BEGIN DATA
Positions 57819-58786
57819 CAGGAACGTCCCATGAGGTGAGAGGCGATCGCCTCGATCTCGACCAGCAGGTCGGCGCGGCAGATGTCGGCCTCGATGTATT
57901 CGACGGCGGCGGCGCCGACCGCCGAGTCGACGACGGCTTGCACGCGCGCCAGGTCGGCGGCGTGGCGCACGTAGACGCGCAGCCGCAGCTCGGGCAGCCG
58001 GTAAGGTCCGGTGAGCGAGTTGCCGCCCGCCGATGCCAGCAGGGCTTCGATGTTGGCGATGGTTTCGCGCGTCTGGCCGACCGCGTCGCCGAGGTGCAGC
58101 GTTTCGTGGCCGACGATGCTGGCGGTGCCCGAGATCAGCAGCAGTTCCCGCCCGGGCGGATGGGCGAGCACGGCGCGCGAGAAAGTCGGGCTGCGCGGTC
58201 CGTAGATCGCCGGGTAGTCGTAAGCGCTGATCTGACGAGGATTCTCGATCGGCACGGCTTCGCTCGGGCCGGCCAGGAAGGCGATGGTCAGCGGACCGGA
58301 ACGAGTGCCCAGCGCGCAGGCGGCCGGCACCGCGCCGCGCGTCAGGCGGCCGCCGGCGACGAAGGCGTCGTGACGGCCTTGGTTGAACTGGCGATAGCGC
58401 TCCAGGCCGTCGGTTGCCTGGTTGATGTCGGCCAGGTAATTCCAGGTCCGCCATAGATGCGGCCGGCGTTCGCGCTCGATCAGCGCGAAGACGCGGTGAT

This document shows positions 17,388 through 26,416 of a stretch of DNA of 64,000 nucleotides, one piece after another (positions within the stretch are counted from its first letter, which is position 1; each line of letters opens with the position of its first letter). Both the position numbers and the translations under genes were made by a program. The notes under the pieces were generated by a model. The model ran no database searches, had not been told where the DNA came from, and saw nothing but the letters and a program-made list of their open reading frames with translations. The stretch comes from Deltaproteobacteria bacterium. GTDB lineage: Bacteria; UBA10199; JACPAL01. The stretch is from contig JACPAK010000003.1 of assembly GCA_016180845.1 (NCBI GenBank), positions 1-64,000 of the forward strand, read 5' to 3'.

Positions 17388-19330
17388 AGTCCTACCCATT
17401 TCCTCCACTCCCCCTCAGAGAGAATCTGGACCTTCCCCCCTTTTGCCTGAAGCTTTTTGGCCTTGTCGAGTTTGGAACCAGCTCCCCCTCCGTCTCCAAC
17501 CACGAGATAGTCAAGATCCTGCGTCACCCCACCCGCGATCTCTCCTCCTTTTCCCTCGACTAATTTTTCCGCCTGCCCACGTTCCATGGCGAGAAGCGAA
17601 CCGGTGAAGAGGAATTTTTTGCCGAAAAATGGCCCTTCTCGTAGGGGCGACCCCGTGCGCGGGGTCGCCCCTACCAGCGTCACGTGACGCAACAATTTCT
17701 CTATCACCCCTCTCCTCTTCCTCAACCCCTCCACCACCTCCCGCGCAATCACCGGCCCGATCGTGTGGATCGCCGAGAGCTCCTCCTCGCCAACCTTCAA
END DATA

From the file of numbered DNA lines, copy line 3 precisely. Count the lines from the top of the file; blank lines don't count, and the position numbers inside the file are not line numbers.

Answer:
57901 CGACGGCGGCGGCGCCGACCGCCGAGTCGACGACGGCTTGCACGCGCGCCAGGTCGGCGGCGTGGCGCACGTAGACGCGCAGCCGCAGCTCGGGCAGCCG